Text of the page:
Metro Schools Director Pedro Garcia says the district needs to work harder at closing the achievement gap between black and white students.
“In the past we were still doing standards and curricula alignment and we’re pretty much there….so now it’s bringing everyone together to make it happen.”
Garcia gave his third annual state of Metro Schools address last night at Creswell Arts Magnet Middle School in North Nashville. He says the achievement gap will also take attention from the community and that it can’t be completely solved by teachers.
Garcia wants greater parent involvement, but he also mentioned several ideas like smaller class sizes, gender separated classes and access for all children to preschool.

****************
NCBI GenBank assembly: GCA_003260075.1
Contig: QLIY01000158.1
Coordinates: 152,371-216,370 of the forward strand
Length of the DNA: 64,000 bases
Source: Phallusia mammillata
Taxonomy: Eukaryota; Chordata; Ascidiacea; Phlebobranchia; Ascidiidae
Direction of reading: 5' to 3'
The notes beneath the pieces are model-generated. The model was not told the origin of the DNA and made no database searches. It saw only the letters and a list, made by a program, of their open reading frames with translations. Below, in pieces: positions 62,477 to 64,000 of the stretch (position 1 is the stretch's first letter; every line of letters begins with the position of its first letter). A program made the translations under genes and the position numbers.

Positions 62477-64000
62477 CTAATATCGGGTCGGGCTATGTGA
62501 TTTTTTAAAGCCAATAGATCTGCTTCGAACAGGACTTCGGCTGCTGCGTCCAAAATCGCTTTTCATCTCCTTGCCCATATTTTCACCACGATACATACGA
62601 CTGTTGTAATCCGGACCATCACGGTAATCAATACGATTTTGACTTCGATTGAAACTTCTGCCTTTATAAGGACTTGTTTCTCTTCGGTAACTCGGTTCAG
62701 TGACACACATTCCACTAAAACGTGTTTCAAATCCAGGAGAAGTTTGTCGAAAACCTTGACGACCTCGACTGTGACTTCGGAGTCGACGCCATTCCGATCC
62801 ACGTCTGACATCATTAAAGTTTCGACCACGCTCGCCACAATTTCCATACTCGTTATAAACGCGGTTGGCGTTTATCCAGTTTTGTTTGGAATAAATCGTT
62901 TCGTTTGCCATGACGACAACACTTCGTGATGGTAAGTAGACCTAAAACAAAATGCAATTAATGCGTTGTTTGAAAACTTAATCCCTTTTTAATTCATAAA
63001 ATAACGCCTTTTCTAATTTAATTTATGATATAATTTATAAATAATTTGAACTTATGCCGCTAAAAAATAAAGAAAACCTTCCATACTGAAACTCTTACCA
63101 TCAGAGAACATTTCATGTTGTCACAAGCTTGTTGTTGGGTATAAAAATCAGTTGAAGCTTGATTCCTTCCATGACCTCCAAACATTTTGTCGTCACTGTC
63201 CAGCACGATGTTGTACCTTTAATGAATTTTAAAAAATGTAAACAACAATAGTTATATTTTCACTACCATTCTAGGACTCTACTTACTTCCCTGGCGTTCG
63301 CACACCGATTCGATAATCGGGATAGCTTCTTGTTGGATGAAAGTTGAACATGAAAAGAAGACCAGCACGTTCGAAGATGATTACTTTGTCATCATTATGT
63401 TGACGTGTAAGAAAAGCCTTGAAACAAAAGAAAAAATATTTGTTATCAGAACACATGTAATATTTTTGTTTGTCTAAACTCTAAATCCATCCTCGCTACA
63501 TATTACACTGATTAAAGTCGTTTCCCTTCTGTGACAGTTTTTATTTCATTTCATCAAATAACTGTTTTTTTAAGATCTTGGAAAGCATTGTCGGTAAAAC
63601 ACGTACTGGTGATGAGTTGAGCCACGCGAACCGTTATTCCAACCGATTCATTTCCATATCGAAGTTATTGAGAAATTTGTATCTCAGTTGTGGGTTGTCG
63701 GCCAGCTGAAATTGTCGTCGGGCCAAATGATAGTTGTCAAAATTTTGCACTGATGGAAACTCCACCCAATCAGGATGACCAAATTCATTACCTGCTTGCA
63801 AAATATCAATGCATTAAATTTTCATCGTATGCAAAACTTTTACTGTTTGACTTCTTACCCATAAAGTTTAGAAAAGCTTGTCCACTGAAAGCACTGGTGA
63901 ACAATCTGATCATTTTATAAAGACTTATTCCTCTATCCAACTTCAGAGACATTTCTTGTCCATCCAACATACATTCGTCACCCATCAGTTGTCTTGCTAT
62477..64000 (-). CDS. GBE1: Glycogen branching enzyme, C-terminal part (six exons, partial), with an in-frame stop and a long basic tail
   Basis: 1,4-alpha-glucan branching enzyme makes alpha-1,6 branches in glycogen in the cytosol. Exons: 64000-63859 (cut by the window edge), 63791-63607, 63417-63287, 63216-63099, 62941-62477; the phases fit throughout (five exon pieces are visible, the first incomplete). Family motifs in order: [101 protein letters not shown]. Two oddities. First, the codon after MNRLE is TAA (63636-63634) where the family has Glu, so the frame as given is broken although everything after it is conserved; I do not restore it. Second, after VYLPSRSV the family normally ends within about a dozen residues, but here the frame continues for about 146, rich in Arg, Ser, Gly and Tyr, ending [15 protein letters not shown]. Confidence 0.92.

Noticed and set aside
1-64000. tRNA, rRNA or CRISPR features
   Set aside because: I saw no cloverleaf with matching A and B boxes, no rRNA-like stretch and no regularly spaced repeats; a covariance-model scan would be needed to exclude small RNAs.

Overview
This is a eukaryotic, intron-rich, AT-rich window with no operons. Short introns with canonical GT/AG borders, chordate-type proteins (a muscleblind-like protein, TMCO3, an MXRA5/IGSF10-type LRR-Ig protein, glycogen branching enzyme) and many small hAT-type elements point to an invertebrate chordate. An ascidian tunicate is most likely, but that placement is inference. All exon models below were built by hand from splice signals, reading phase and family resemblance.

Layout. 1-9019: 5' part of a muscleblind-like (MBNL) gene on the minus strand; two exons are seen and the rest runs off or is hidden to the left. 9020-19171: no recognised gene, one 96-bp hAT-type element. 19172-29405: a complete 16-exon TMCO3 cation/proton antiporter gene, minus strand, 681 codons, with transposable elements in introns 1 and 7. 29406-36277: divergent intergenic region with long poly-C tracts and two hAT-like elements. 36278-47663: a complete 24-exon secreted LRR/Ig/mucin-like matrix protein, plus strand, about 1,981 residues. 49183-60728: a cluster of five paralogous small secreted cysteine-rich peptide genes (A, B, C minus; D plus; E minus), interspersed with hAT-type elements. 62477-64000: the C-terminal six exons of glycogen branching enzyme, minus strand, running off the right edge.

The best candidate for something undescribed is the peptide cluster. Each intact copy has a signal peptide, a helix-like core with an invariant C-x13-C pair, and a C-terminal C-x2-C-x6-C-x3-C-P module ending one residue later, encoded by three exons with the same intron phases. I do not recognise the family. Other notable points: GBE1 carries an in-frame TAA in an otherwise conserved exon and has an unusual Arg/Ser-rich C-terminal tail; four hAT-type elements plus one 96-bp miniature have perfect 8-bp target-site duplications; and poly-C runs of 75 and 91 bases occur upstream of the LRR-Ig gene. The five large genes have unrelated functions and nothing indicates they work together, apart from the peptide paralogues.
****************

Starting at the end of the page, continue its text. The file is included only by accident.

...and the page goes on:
For parent and Metro teacher Janice Davis, she liked what she heard about improving expectations of both students and teachers.
“I think they need to be raised. Because I think if our children have high expectations then we are going to be the top achieving district like Dr. Garcia and our mission says, so our standards have to be higher. And all children can learn.”
Garcia says improving student and teacher performance across the board isn’t necessarily a factor of funding. He suggests the district might need to re-direct resources as its facing a 10-million dollar budget shortfall for next year.